If you are dead set on a Steinberger you might want to look for a used one from a TBer and have that shipped to your uncle to bring to you. That way you'd know everything worked and maybe could save a few bucks over a new one. I'd say maybe a used one from a reputable retailer also but for some reason they never seem to realize how cheap they are new and don't mark them down enough.

    Otherwise if you like the sound of the Steinberger better but want something bought locally then look for a dual humbucker setup and go that way. Good luck and have fun - I think you'll end up with a better first bass than I had (it's long gone and I don't miss it a bit).

    Oh yeah, if you know someone who plays bass and can check things out for you buying a used bass can get you a lot more for your money (but no warranty).
     
  9. Juneau

    Juneau

    Jul 15, 2004
    Dallas, TX.
    I cant comment on the Stein or the Yamaha, but the GSR200 was my first bass and I thought it was great for the price. Be sure and try all the ones in the store though. Some will sound better than others. Quality control isnt a strong suit in production basses typically.
     
  10. Niels Keijzer

    Niels Keijzer Guest

    Nov 27, 2000
    This is just my opinion, but I hope it is helpful to you:

    In your first post, you stated that you want a bass that is able to reproduce a 'smooth fusion sound'.

    I would recommend getting a bass with two of the rectangular shaped 'jazz' pickups. They can give you that sound and are probably easier to obtain in Israel than the Steinberger-shaped instruments.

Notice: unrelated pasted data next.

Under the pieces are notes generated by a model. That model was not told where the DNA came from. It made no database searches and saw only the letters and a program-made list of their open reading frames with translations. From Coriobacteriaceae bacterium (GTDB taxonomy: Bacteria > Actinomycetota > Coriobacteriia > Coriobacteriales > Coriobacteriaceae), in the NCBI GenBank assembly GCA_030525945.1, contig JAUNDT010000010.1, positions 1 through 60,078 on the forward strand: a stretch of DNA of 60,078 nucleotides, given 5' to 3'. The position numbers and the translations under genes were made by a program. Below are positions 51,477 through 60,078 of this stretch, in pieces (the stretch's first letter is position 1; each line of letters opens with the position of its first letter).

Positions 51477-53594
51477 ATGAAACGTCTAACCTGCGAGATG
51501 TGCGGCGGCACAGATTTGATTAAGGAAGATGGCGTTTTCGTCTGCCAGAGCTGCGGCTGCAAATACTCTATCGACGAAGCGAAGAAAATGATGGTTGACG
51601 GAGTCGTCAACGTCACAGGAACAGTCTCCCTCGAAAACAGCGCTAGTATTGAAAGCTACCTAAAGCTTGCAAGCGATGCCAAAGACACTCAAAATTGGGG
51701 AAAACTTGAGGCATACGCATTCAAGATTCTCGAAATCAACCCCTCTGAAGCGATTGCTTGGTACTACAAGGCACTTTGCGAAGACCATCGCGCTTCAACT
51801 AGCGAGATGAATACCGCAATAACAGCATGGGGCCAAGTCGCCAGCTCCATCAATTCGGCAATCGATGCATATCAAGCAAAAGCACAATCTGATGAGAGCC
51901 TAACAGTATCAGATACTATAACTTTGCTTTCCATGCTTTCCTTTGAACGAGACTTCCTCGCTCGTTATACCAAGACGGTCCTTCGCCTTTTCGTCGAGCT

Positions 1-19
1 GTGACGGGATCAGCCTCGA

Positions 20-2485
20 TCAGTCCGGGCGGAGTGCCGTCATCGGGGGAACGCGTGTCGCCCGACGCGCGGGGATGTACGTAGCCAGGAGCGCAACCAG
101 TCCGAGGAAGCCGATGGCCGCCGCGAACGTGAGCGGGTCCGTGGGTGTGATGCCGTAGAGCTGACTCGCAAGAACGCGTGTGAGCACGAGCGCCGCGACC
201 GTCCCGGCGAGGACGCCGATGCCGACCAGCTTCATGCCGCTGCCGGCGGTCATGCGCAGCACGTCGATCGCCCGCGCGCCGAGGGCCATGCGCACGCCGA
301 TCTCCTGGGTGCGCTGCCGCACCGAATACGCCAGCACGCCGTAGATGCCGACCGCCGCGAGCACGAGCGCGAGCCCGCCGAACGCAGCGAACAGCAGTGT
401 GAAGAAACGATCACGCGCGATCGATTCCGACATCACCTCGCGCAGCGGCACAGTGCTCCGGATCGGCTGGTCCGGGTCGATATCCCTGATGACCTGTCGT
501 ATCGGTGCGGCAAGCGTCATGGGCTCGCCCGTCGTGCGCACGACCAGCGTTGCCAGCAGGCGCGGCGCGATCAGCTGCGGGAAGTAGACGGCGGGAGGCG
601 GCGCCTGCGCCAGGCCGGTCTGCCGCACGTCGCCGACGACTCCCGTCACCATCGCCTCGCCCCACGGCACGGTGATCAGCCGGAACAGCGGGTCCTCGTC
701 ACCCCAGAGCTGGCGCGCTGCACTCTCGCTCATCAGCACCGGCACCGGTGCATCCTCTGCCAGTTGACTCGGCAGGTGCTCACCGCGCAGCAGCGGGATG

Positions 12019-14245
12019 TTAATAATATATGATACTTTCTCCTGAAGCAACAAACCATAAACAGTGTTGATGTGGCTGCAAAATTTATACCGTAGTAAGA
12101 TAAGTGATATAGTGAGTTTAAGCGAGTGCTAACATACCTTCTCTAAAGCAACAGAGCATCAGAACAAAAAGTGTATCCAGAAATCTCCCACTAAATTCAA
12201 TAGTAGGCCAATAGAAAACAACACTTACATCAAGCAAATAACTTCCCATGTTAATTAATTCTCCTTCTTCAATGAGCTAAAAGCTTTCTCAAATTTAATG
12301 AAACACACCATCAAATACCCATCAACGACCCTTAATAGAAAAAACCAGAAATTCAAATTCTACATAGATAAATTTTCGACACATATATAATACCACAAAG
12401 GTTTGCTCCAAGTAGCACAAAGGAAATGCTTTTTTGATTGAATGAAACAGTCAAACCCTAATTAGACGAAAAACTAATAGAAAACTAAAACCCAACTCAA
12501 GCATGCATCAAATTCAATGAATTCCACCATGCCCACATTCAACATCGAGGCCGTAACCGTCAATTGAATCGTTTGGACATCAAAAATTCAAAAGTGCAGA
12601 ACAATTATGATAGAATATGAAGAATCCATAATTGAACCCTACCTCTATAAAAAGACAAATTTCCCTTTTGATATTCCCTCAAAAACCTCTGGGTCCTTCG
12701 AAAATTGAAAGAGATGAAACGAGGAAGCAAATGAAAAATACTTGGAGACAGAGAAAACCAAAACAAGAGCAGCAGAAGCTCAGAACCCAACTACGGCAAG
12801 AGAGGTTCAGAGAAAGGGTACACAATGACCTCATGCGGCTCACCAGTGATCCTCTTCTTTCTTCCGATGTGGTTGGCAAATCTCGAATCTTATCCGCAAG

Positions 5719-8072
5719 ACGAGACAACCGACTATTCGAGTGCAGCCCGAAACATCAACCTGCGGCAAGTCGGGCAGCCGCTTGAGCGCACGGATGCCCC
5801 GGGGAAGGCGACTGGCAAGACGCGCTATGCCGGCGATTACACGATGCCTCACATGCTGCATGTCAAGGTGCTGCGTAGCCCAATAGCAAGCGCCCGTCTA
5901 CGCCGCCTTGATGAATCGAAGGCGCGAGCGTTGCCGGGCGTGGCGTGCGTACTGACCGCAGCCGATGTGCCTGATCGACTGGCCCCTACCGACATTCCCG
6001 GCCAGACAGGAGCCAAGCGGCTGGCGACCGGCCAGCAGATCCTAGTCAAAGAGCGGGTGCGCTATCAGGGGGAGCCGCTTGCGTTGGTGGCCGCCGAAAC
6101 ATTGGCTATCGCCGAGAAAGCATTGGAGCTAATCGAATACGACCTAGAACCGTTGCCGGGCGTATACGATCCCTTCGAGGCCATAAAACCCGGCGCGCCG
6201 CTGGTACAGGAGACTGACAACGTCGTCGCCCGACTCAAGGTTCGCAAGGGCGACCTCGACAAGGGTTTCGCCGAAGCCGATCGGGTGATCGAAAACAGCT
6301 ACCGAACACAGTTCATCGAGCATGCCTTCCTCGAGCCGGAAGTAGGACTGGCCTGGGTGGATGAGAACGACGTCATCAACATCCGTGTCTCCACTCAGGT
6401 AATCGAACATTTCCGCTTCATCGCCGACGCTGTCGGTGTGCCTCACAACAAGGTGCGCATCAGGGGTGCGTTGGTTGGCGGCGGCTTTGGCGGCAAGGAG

If you can find someone who already plays the bass, he or she could help you find a suitable, second hand bass. My first bass wasn't all that good as I didn't know such a person.

    If you would try getting your bass this way, you could ask your uncle to bring other items for you from the USA, such as large bottles of Whisky. ;)

    Good luck getting started!
     
  11. tcarlyle

    tcarlyle

    Aug 30, 2004
    East of the ATL
    I played an EB-0 for my occasional bass gig for many years, and finally bought a "real" bass... a nice used Spector NS 5 string... when I started playing bass weekly. The Spector is awesome, and huge, and heavy, but a joy to play. However, I got tired of "wielding" it at band practices, and practicing in my home studio, so on a lark, I bought a $300 Spirit 5 string from MusicYo. It cost me a third of what the Spector cost, used, but I figured it would be worth it as a practice bass.

    Well, the short story is... now I'm gigging with the Spirit. I play every Sunday, two sets in a Church Praise Band, and I've simply changed over to the Spirit. It's not that the Spirit sounds better than the Spector, or that it plays as well. It is simply that the Steinberger is so light, so compact, so much fun to play... and it sounds good enough. It plays good enough. It's a blast.

    Now I just keep the Spector downstairs for recording. And yes, every time I pick it up, I notice that it is clearly the better bass. But do I miss it performing? Not at all. The Spirit is just so much fun.

    Hope that helps....

    C YA - bill

    By the way, after playing this Spirit 5, I've also purchased a Spirit guitar. It's the same story. Very decent guitar, totally fun to play, and so easy to carry, I take it with me even on my bass gigs. Just for the hoot; and they are matching white to boot.